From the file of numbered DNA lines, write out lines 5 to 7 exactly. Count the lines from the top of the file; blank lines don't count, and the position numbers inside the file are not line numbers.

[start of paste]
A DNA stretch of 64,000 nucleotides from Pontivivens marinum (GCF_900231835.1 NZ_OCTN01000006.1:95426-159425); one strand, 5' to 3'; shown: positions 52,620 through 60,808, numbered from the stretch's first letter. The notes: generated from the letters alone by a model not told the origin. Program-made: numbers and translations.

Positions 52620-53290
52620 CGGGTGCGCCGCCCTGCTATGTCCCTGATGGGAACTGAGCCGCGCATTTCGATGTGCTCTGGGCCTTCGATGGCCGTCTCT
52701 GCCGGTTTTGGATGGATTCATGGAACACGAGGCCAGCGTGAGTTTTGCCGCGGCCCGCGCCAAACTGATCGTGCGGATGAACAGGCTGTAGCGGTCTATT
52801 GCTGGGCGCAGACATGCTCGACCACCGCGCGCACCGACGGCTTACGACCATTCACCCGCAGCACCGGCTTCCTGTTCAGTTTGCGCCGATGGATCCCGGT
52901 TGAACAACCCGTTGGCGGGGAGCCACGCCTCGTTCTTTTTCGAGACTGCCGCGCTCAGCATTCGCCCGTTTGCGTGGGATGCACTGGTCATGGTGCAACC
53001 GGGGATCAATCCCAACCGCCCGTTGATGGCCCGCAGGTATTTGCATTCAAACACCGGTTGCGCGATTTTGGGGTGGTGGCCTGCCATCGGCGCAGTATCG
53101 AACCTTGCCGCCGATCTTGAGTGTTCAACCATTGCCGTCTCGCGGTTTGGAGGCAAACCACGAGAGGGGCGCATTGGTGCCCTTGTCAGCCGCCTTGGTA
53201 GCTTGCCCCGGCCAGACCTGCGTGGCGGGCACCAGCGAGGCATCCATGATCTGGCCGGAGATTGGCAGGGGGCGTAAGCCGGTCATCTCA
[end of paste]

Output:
52801 GCTGGGCGCAGACATGCTCGACCACCGCGCGCACCGACGGCTTACGACCATTCACCCGCAGCACCGGCTTCCTGTTCAGTTTGCGCCGATGGATCCCGGT
52901 TGAACAACCCGTTGGCGGGGAGCCACGCCTCGTTCTTTTTCGAGACTGCCGCGCTCAGCATTCGCCCGTTTGCGTGGGATGCACTGGTCATGGTGCAACC
53001 GGGGATCAATCCCAACCGCCCGTTGATGGCCCGCAGGTATTTGCATTCAAACACCGGTTGCGCGATTTTGGGGTGGTGGCCTGCCATCGGCGCAGTATCG